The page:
- The pivot point ensures that the social business is about more than just listening to customers. Look at this other picture to get a better idea of that.
What you see here is the social business in action using the pivot point as the real hand-off between the SCRM functions and the rest of the enterprise. If it makes you feel better, you can add an S in front of the three systems in the back, but that does not change a thing: you still need the pivot point to make sure that all feedback and data collected by SCRM is spread throughout the systems in the enterprise to reach the intended destination where it can be acted on. These three systems, examples really, are not meant to replace Enterprise 2.0 but are rather an example of the specific functions that a SCRM implementation will affect within the organization. Feedback about the length of time it takes the organization to process a refund payment (for example) would be used to improve the ERP financial functions. Feedback about quality of raw materials can be used to improve SCM and so forth.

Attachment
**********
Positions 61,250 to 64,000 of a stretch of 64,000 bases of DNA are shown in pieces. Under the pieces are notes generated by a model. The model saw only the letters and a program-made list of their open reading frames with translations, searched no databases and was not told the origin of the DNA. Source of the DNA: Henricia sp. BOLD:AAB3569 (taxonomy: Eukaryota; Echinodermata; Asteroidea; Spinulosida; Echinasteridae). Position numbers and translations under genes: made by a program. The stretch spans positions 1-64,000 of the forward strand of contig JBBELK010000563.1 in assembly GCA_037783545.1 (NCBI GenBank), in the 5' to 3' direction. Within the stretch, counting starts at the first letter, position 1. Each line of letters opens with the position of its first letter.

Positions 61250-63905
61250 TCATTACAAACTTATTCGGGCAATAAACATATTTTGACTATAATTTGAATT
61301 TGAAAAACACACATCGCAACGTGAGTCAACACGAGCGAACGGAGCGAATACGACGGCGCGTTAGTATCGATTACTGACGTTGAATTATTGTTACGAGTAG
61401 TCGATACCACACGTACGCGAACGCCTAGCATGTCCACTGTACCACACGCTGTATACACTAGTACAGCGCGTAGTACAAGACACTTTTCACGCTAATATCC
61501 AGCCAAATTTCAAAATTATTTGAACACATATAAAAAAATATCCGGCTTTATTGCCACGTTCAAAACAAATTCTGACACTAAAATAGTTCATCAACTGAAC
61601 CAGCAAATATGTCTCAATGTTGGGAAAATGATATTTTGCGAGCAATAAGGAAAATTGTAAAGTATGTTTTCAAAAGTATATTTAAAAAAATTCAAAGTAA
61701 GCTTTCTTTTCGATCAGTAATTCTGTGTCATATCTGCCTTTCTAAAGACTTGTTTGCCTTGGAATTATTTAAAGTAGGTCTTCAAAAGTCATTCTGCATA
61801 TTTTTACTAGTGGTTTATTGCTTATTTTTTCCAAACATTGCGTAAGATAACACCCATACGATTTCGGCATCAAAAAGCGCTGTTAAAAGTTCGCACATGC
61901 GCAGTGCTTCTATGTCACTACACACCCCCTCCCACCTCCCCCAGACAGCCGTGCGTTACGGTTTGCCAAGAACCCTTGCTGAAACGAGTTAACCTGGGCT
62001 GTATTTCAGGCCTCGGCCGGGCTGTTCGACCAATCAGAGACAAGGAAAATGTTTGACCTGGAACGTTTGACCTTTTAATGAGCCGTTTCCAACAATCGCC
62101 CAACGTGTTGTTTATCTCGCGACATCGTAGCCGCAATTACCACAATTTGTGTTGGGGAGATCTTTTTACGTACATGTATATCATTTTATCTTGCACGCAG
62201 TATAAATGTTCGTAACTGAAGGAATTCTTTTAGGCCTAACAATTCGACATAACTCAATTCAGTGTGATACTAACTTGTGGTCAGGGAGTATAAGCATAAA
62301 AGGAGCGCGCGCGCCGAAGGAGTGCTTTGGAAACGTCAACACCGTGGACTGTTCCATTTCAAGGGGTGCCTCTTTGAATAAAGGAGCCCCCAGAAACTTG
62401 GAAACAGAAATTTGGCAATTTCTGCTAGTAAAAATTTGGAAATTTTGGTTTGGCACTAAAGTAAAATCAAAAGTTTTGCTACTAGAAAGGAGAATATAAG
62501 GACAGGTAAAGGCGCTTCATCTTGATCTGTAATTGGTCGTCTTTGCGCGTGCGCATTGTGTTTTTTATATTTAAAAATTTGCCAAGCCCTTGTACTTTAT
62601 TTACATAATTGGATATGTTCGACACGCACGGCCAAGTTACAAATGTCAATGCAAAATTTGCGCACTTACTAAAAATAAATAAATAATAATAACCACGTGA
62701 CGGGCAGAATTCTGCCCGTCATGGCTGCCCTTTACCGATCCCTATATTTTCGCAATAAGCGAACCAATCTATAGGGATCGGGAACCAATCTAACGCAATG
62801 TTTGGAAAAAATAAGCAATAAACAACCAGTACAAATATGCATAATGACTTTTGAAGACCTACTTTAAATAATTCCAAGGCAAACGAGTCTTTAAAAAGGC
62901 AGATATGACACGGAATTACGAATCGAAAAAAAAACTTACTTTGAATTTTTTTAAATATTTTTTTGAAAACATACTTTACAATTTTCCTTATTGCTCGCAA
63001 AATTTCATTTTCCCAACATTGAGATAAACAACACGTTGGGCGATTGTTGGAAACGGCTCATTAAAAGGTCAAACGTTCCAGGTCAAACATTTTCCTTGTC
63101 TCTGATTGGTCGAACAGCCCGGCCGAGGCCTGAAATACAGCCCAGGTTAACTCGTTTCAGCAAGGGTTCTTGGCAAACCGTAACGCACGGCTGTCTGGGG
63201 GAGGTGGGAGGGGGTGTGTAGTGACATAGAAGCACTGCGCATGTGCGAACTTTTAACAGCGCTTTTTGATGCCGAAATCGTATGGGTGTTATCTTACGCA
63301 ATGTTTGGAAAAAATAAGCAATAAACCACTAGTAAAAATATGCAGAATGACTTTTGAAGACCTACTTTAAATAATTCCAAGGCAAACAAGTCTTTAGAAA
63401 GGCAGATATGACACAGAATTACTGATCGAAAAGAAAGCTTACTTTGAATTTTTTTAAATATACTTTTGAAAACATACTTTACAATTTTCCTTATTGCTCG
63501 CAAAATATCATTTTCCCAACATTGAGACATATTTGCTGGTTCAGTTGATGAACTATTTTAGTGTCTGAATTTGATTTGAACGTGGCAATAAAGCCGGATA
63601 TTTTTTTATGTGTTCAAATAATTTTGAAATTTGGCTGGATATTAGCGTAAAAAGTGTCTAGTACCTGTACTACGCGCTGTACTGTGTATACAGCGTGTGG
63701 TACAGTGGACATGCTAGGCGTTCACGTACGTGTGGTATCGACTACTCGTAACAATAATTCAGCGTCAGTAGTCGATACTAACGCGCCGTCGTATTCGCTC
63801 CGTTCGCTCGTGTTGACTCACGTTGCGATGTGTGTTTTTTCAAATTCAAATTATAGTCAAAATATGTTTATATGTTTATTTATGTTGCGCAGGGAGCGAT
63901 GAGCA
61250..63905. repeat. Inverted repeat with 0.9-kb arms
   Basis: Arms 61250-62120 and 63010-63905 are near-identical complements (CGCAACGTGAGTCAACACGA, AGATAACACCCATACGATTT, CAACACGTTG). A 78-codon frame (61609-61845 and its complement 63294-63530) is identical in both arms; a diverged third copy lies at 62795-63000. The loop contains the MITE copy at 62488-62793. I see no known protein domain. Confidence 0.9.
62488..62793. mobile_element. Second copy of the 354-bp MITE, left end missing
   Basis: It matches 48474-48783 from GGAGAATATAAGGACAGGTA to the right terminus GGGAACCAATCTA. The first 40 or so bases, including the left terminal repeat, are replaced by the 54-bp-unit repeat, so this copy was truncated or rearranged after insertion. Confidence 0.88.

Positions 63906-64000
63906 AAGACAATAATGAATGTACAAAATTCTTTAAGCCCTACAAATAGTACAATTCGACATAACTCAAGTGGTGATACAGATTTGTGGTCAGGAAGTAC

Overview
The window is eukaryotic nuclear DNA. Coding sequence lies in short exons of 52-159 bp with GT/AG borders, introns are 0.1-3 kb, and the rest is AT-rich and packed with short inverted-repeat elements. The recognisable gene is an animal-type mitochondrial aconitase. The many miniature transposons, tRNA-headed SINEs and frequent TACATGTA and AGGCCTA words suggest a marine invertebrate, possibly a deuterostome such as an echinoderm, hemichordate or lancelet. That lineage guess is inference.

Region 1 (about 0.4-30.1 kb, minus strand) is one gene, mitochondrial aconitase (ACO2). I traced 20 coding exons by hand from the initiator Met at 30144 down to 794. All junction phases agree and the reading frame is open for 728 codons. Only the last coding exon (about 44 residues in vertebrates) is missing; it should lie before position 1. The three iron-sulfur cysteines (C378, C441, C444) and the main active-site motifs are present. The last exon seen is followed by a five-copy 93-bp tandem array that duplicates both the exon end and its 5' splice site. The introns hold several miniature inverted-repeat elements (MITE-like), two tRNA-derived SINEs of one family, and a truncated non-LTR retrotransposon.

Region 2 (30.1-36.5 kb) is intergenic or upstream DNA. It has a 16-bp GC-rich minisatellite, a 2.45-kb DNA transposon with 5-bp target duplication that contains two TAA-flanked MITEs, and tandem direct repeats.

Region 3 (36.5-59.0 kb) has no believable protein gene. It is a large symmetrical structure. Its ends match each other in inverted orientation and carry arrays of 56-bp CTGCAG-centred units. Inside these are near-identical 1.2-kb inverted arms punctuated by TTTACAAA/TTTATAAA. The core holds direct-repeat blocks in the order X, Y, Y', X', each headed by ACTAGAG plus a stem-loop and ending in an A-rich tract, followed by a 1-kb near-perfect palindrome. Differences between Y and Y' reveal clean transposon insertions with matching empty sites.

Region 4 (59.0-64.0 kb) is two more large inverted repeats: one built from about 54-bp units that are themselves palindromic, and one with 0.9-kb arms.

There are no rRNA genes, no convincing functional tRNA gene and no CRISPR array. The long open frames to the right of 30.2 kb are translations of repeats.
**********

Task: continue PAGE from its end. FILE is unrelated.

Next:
- The pivot point ensures that a corporation remains customer-centric not only on talk, but on action. Letting the customers know that their feedback begets an actionable insight that is later put in practice by a specific part of the organizations, and seeing the loop being closed by a better or new experience is the quintessential implementation of feedback management. If an organization is committed to becoming a social business sufficiently to do that, then you can almost ensure that they are customer-centric.
Last two critical elements talk about the paths that information takes from the customer into the organization (feedback becomes actionable insights) and back out to the customer (end-to-end processes support experiences). Lets talk about the information coming in first.